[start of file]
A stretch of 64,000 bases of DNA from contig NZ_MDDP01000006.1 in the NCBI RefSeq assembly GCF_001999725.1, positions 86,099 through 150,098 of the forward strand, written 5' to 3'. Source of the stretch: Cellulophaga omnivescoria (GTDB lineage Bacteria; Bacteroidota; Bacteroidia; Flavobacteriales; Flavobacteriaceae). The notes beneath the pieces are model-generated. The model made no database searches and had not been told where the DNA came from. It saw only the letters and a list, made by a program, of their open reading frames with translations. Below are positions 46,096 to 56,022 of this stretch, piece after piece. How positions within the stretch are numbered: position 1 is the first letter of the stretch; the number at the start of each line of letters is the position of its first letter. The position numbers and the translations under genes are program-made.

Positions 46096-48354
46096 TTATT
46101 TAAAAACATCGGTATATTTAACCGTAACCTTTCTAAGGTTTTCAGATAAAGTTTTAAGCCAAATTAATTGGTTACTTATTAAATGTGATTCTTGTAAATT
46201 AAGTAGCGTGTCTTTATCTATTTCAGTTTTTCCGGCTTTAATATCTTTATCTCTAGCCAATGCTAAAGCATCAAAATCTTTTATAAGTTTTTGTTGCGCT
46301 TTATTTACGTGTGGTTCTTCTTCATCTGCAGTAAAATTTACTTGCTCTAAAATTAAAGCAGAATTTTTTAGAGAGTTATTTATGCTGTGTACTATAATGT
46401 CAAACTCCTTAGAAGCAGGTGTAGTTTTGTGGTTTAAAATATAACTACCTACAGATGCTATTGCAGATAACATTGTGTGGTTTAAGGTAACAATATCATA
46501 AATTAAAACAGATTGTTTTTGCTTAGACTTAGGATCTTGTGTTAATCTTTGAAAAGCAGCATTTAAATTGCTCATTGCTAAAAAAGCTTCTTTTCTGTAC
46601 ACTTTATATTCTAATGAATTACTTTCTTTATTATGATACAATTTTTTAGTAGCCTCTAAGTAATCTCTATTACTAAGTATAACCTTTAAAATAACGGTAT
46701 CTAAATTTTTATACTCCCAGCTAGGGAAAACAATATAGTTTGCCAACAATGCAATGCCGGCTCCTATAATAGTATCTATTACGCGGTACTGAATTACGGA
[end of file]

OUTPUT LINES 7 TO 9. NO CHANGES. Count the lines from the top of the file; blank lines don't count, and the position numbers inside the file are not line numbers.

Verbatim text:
46401 CAAACTCCTTAGAAGCAGGTGTAGTTTTGTGGTTTAAAATATAACTACCTACAGATGCTATTGCAGATAACATTGTGTGGTTTAAGGTAACAATATCATA
46501 AATTAAAACAGATTGTTTTTGCTTAGACTTAGGATCTTGTGTTAATCTTTGAAAAGCAGCATTTAAATTGCTCATTGCTAAAAAAGCTTCTTTTCTGTAC
46601 ACTTTATATTCTAATGAATTACTTTCTTTATTATGATACAATTTTTTAGTAGCCTCTAAGTAATCTCTATTACTAAGTATAACCTTTAAAATAACGGTAT